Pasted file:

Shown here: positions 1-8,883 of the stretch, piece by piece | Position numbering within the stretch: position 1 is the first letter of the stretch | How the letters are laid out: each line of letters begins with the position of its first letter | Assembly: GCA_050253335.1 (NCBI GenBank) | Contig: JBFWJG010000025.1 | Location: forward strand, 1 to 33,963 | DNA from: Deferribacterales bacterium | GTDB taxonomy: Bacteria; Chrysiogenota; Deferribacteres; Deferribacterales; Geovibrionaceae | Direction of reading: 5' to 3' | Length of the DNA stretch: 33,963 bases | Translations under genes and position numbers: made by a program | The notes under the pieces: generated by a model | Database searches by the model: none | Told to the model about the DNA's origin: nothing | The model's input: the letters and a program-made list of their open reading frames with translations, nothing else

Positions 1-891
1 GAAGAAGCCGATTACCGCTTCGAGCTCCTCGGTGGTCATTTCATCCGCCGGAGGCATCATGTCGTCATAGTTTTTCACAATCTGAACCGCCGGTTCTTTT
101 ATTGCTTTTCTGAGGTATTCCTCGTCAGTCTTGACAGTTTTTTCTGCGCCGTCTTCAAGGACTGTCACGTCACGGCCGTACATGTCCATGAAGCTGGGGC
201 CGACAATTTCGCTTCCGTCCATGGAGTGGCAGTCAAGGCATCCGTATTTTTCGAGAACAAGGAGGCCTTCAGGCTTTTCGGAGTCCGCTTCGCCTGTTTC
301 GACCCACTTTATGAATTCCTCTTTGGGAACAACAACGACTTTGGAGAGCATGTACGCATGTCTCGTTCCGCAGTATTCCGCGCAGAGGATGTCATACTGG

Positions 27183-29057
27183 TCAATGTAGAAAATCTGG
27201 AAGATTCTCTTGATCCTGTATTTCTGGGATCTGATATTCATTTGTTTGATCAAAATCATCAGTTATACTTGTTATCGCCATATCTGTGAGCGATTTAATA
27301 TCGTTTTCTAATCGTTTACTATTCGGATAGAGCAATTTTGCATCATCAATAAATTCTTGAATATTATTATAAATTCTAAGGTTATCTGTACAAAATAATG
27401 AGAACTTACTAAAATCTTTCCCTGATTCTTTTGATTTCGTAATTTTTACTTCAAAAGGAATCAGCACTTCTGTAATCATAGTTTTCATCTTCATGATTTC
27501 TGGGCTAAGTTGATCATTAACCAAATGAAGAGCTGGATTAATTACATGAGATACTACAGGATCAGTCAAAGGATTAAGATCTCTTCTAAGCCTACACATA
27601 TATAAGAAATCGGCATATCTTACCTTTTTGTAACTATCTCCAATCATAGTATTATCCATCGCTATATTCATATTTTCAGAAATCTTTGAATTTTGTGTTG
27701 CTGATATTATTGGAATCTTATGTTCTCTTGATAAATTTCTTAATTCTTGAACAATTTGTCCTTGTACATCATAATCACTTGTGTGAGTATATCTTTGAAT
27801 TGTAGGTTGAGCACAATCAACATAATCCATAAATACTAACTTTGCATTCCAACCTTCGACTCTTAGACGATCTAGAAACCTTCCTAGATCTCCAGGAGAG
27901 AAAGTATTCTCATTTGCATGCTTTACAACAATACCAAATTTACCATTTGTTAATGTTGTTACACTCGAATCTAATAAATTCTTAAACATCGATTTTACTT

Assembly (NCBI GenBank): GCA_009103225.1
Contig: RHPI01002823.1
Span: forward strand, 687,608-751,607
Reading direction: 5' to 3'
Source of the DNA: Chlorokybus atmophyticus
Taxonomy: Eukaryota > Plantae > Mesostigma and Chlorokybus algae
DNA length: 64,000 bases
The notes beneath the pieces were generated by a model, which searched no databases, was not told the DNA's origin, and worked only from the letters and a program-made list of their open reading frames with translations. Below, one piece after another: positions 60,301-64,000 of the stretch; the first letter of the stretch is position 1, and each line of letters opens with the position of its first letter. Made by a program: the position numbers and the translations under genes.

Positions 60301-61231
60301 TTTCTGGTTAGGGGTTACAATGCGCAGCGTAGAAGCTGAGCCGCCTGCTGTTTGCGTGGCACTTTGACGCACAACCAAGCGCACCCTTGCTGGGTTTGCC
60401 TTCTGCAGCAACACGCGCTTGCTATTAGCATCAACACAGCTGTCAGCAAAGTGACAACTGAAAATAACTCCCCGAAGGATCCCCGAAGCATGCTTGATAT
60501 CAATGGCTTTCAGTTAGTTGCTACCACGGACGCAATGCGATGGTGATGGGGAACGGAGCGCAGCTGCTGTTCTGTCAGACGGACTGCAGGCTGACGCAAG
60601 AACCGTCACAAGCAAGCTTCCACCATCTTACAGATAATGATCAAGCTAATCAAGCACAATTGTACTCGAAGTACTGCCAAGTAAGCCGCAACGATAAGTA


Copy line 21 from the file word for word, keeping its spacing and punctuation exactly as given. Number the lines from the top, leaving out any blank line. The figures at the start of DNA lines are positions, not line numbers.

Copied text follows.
Source of the DNA: Chlorokybus atmophyticus